Sunday, July 25, 2010

Track Pedant

This week, I started to get everything ready to begin laying track. I began by staining all of the sleepers using diluted tyre black and I reckon they've come out pretty good. They've got that silvery-grey look about them so I'm pleased with that.  Next, I went back and looked at various articles in ARHS Australian Railway History to look at the track dimensions. The March 2008 issue has a great article on sleepers and their dimensions which has left me more confused than anything. Aside from the varying sleeper lengths and widths the bit I'm confused about is the sleeper spacing. According to the article, sleepers were spaced at 2'6" centres which is a pretty big gap except at joints which were spaced at 1'8". Joints were also parallel initially and later went to the staggered joints that I'm familiar with but the big problem is I don't know when. The State Library photo of Hilltop circa 1910 shows the track definitely with parallel joints.
But back to the sleeper spacing, the 2'6" spacing, or 18 sleepers per 40ft rail length, was standard until the 1930's after which the number of sleepers per 40ft rail length was increased to 20. This appears to be the standard up until the 1960's at least. The problem is that I have a number 6 point template from AJRM that has the sleeper spacing much closer so does that mean that sleepers were closer under points? Also, commercial track is much closer like the point template so now any track laying is on hold while I work out what the story is with the sleeper spacing. I've place an order with Greg Edwards for his Track Work Datasheets so hopefully, that will shed some light on my dilemma.

Sunday, July 11, 2010

We Came, We Saw, We Took Photo's, We Drank Beer

Elscotto, my son Tom and I went for a drive down to Picton for a look around and to take some photo's for later reference. We took about 170 photo's of Picton, Hill Top and Thirlmere which will be the 3 stations on the layout and of course Stonequarry Viaduct. Here they are if you want a look

We also measured a few structures including the Viaduct and what's left of the platform at Hill Top. During its mainline days, Hill Top was a busy little station with passing loop, refuges and siding

Track and Signal Diagram dated 17/5/1897

There's some photos at NSW State Government Records dated circa 1900, 1910 and 1955 which clearly show how Hill Top was in both mainline and loopline service. I really love the photo dated circa 1910 with the hedges, topiary, bullhead rail in the loop and wooden platform extensions to the original stone platform. This is what I'll be modelling. The only thing left of Hill top now is the stone platform which measures 75' long by 22' wide at the Station / Signal box and 52'6" to the top of the platform before it starts sloping down to the ground. That, and the pine trees which border what would have been the up platform. If there's anyone who knows of any other photo's of Hill Top from the early 20th Century I'd love to hear from you.
We also did some measurements of the Viaduct with the arches being 27'6" long and the stone blocks being 5'6" long and 1'2" high. While typing this I just realised I didn't measure the width of the arch base or the width of the stone blocks (smacks forehead). Oh well, I'll just have to go back for another beer, I mean research trip. I'll have to measure Thirlmere Station and Goods Shed as I've read that these were both bespoke designs built by local contractors and that there's no plans in the archives.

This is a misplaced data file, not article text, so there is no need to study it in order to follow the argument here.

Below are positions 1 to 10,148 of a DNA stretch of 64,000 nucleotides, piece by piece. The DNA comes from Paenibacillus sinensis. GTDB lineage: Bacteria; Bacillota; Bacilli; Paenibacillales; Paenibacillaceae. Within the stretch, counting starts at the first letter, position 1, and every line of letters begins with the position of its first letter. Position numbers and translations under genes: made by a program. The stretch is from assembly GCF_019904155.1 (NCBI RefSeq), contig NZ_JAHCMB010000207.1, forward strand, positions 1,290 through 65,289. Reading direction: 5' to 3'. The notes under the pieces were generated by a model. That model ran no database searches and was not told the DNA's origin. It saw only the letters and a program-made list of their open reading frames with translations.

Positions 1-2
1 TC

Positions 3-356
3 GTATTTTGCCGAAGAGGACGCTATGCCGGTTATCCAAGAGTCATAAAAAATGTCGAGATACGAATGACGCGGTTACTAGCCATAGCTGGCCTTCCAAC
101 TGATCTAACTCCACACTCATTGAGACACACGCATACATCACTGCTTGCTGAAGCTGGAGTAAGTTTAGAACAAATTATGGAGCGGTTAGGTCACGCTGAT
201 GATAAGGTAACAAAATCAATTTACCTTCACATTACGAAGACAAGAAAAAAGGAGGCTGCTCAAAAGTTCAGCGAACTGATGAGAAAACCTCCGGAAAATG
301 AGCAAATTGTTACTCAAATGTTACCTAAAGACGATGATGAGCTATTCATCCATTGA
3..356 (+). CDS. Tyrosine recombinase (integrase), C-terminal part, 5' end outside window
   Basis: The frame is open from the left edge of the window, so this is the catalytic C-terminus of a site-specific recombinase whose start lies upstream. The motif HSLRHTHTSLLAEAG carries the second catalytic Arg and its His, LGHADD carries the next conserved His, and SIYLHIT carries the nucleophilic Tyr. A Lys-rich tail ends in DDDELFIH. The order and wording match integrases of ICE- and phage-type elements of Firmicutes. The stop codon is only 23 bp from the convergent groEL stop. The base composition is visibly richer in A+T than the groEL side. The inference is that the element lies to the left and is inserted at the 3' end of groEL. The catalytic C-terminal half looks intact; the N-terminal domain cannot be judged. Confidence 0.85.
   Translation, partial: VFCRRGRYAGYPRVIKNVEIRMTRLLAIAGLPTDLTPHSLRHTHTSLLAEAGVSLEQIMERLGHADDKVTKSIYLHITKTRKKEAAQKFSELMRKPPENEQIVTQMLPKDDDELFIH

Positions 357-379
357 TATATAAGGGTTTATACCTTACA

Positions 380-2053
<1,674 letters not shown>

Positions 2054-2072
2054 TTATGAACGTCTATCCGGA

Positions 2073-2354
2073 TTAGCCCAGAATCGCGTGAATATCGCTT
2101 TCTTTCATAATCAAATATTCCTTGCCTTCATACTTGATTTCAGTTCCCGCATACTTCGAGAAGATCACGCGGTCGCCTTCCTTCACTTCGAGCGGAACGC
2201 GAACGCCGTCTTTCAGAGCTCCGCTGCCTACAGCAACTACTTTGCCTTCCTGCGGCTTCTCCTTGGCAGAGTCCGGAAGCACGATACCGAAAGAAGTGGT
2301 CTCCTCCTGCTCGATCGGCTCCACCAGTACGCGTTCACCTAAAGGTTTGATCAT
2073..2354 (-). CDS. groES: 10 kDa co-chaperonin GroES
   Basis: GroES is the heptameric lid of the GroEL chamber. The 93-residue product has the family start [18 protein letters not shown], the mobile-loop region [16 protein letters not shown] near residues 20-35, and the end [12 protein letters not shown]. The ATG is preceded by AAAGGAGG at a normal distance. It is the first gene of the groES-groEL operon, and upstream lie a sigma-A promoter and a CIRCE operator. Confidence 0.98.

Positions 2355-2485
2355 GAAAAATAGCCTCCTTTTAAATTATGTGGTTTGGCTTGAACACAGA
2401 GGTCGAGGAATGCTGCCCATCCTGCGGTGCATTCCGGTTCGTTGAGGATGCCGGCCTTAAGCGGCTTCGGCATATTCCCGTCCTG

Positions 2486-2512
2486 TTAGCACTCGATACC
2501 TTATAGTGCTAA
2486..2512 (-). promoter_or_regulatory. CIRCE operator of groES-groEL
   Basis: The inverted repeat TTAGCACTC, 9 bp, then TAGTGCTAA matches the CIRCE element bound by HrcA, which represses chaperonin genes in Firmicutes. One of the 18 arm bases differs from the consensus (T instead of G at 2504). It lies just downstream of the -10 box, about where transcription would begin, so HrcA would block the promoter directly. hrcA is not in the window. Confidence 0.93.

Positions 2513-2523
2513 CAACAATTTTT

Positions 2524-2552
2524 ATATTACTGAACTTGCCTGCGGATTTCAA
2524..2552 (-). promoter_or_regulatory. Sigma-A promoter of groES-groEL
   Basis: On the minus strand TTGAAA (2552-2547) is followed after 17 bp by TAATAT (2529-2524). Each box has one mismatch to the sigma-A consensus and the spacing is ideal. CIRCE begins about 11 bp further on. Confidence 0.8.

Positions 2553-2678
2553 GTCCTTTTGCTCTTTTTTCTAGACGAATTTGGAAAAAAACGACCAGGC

We had lunch at The Imperial which was built in the 1860's and was originally named "The Terminus" no doubt due to it being close the railway station. If you look at photo's of Picton station in the 19th century, you'll see a 2 storey building on the hill behind the station....that's The Imperial. The food was good and the beer was Reschs so Elscotto and I were happy. And also, there's a nice photo in the dining room'd never expect it, Picton Railway Station! And what a beauty it is. Never seen it before and it appears to be turn of the Century and was before the signal box was moved to the Melbourne end of the up platform. In the up dock are 2 LV's and opposite on the down is a horsebox. So for Linton, who's also building Picton, the use of the up dock still remains unclear as I've now seen a Redfern car, 2 x LV's and a HFL in the dock as well as the coal filled D / S trucks you mentioned. There's also another photo of a P climbing the hill outside Picton on a train of 3 dogboxes, a Cleminson and 4 wheel van / horsebox. Beautiful.
And I got to do some modelling while Frannie took the kids to see Shrek 4. I'm working on some old carriages that I'm going to put on EBay as they're no longer needed and I chopped up some sleepers ready for staining this week.
All in all, a fun weekend.

Sunday, July 4, 2010

All Work and No Trains Makes Rob Boring

Not much to report on at the moment, too much time being spent at the Salt Mine. Also, I've also had a few family engagements as well as good weather on the weekend which means kids sport, kicking the footy around and catching up on the repair tasks around the house. All this means no trains for me!
Elscotto dropped round during the week for a chat and to drop over some early issues of Model Railway Journal so at least I got to talk about trains. We're planning to go down to Picton (the real one one) Thirlmere and Hilltop to do a bit of research and photography next Saturday. We might pop into the RTM to see how things are progressing as well. And a beer or two at the George IV or the Imperial might be on the cards as well but we'll leave that till last otherwise we won't do any research. The idea is to get some ideas for the topology and scenic layout for Thirlmere so I can get started on the track work and scenery. I know I keep babbling on about starting the track work but once I make this trip and take some photo's, I'll be starting....really trooly.